Barred owl

COMMON NAME: Barred owl

SCIENTIFIC NAME: Strix varia

IDENTIFYING CHARACTERISTICS:
An all-gray owl (although some individuals have a brown wash) streaked with white horizontal barring on the chest and vertical barring on the belly. It has a yellow beak and no ‘ear” (feather) tufts on its head. It is the only owl species in Minnesota with brown eyes.

RANGE:
Found in southern Canada and in the United States primarily east of the Rocky Mountains.  Its range has expanded westward to include parts of Washington, Oregon, Idaho, and the western part of Montana. This is causing concern, as it may compete with the endangered spotted owl.

HABITAT:
A woodland owl, associated with flood plains, river bottoms, and lake margins.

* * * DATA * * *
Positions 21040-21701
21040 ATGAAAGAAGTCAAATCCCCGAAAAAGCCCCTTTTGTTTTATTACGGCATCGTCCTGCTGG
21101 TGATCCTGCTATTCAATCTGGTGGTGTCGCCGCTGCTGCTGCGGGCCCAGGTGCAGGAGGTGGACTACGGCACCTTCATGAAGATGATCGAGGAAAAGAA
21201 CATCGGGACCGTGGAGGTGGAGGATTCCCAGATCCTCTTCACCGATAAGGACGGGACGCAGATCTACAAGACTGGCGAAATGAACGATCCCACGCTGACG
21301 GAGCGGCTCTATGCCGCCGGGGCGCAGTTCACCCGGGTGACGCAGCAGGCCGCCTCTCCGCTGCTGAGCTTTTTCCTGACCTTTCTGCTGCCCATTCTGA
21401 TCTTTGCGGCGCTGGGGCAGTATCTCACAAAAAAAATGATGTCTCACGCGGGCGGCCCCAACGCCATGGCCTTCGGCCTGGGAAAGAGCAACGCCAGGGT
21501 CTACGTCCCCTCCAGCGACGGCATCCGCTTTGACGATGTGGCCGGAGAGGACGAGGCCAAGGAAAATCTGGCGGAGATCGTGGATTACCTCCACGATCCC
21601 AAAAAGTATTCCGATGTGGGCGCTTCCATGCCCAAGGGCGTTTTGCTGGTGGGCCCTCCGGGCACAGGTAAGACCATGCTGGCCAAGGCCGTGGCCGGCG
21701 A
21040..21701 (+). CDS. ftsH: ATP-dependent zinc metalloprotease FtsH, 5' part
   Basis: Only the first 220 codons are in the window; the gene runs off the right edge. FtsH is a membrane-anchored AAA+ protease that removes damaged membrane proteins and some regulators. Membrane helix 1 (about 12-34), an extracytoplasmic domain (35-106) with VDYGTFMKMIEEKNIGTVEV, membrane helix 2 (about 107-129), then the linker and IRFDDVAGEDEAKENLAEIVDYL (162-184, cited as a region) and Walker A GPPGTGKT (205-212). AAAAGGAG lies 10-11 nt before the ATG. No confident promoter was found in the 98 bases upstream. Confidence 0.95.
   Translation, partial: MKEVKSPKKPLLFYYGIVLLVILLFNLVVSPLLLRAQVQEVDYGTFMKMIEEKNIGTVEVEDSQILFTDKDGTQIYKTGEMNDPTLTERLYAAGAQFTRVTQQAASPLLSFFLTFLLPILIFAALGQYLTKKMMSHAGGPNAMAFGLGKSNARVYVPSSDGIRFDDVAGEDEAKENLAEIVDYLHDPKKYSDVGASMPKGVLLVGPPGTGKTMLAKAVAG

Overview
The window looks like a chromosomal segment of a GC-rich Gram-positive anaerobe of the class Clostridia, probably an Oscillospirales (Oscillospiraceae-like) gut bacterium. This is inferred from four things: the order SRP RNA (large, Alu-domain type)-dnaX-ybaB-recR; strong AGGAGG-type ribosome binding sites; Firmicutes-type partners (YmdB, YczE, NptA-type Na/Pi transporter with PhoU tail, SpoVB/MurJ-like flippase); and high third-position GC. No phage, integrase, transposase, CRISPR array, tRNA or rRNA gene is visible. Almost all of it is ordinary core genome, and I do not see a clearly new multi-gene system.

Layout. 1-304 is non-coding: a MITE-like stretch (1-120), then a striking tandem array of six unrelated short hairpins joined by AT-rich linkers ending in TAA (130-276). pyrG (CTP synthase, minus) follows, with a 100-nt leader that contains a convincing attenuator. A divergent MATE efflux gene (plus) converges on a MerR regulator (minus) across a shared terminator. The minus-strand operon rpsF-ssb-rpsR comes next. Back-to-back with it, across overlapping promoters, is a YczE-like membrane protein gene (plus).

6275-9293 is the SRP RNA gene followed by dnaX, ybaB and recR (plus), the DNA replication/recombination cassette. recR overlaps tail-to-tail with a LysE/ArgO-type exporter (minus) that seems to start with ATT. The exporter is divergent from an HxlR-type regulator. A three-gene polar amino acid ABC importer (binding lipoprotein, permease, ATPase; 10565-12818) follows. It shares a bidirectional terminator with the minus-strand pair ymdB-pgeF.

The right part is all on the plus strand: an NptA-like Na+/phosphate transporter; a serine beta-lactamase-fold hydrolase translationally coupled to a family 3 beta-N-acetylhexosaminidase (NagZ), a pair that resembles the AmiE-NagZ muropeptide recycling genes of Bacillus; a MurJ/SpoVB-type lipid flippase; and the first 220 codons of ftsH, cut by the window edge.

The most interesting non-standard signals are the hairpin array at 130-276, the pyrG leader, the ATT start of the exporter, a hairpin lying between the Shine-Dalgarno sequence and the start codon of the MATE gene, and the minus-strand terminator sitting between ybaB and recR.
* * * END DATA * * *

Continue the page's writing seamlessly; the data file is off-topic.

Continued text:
NESTING:
A cavity-nesting owl that will also nest in old crow or hawk nests or human-made structures.

FEEDING HABITS:
Barred owls feed on a variety of prey, including rodents, squirrels, rabbits, birds, and crustaceans.

RAPTOR CENTER DATA:

The clinic admits an average of 50 barred owls every year, many of these coming in March and April during the breeding season.  Common circumstances of admission include collisions with vehicles and windows and entrapment in chimneys.


CONSERVATION NOTES:

A very common species with no special status.